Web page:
Celebrating the FLSA Rule Delay? Good Luck With That.


Brazenly celebrating the postponement/blocking of the new FLSA rules is exactly why employees don’t feel that HR has their best interests in mind.

Change is hard work. I get it. I’m also going to go out on a limb here and  say that there is a lot of nuance involved with this particular change. There is good, there is bad, and a whole lot of in between. Depending on your point of view, you may even have a valid case that this is bad for business and thus, bad for employees in the long run.

But celebrating the fact that this thing got postponed says more about what HR sees as its priorities than anything else.

All that said…

I’m sure you weren’t one of the people living it up on Twitter and Linkedin when word came in that the new rules had been blocked over Thanksgiving. I’m sure you weren’t one of the folks who were clever enough to declare that they were “giving thanks” that it had been delayed just prior to Thanksgiving.

Even if you were, I’m sure none of your employees saw it. Right???

I mean, none of your employees have Twitter or LinkedIn accounts right? Especially those who make less than $47k a year. You know, those who were directly impacted by this change, and the delay in the change?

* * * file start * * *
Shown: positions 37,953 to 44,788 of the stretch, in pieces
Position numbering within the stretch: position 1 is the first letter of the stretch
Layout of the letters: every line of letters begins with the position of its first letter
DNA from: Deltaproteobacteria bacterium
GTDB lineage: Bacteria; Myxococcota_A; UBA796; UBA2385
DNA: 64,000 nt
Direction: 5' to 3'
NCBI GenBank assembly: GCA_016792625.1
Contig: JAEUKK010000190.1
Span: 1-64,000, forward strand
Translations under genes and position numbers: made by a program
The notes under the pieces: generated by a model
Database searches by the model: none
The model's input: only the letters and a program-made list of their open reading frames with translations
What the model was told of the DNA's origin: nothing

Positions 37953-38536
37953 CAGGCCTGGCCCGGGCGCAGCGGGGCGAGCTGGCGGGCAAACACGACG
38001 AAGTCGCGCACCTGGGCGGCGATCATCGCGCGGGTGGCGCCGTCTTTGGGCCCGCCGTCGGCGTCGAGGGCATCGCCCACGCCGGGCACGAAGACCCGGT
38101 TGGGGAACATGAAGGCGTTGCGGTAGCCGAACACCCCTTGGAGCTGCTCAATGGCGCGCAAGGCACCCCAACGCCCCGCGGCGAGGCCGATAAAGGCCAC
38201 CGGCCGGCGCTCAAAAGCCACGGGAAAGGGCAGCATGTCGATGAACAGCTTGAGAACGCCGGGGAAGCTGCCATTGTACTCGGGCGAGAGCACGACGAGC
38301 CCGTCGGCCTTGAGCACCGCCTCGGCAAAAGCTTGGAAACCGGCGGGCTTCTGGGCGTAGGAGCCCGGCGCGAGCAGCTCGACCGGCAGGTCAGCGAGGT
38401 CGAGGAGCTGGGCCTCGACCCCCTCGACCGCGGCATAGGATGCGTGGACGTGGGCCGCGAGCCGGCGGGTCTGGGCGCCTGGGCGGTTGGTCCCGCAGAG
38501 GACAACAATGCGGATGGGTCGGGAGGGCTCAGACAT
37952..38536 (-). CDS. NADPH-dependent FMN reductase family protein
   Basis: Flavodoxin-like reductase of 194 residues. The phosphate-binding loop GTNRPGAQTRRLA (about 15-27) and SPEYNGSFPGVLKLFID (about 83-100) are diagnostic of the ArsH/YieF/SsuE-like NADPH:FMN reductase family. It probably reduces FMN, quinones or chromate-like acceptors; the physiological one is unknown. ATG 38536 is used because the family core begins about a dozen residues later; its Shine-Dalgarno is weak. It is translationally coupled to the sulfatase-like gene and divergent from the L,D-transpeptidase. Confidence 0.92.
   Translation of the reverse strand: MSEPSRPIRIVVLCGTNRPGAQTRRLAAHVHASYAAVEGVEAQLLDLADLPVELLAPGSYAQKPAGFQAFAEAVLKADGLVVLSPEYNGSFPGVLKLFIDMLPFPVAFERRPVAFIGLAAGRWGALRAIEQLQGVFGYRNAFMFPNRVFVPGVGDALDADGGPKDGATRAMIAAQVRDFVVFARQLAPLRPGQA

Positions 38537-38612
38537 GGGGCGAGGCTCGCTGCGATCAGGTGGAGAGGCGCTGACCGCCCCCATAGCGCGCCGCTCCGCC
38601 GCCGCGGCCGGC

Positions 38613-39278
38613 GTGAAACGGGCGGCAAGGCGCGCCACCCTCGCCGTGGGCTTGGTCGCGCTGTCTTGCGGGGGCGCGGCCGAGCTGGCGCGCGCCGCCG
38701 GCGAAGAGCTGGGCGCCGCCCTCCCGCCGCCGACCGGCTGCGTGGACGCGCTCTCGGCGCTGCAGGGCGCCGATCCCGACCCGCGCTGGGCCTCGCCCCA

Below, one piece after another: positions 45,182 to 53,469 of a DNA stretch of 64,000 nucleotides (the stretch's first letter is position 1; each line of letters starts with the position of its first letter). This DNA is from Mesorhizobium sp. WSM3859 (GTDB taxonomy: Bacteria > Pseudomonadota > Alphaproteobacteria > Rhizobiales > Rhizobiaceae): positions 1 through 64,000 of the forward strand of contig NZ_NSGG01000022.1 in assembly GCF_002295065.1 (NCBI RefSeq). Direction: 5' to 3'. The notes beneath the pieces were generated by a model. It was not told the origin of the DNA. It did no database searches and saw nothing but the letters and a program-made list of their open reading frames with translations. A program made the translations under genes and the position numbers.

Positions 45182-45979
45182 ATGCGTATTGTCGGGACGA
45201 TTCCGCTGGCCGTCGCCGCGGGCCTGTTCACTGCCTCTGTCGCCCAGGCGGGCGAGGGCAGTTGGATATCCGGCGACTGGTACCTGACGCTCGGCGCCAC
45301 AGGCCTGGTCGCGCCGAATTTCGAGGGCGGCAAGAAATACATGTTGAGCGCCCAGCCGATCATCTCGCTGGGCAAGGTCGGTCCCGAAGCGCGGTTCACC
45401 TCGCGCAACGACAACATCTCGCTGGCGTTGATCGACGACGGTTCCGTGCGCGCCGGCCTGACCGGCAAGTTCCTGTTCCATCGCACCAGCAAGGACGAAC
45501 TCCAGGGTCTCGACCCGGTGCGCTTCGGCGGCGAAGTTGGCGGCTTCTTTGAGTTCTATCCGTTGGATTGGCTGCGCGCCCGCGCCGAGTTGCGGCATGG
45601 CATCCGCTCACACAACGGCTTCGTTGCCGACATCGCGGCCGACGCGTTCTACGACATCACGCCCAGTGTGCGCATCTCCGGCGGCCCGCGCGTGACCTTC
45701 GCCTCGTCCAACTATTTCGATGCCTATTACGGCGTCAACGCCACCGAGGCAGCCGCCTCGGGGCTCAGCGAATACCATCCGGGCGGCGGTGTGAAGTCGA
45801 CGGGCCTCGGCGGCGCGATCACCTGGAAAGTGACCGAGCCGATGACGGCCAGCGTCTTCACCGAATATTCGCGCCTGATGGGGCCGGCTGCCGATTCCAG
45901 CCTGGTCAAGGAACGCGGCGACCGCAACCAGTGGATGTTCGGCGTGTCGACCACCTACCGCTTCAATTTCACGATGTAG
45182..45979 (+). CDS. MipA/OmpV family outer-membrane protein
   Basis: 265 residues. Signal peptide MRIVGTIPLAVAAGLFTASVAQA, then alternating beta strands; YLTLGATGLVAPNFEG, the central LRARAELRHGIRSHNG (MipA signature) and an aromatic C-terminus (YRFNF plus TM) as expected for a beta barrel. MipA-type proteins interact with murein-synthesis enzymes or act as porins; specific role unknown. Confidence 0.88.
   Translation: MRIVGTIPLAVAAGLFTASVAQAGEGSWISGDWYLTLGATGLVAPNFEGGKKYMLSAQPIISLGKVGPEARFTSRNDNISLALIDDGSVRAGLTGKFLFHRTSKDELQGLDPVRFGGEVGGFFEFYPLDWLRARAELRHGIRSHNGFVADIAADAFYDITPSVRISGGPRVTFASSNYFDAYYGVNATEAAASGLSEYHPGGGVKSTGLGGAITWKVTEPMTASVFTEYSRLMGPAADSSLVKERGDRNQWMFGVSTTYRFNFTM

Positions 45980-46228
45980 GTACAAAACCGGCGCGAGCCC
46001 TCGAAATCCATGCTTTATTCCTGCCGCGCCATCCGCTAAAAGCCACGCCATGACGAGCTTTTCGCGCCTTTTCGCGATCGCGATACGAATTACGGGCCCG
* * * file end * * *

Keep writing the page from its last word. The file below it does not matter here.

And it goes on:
Just as I’m sure none of those employees were convinced, perhaps by you, to accept that moving from exempt to non-exempt was a GOOD THING because they were NOW eligible for overtime. And just in time for the holidays!

Again, I know its hard work to make policy changes and given your political stripe you may even think it’s a ridiculous change to begin with (that is, until your particular political stripe proposes a similar change).

But if you were one of the HR folks celebrating like you just won the lottery…

Keep in mind that your employees don’t have to work very hard to see where you stand when you post this stuff online. And if you’re openly celebrating this without a thought given to the people whose pocketbook was just impacted, rest assured, they’ll find out.

And given all the challenges HR faces on a regular basis, you’re certainly not doing yourself any favors. That is, of course, only if you just happened to be one of the HR folks celebrating like no one was watching.

But if, and only IF,  your people WERE watching. They just got plenty of reason to believe that you don’t have their best interests in mind.

Good luck with that. 

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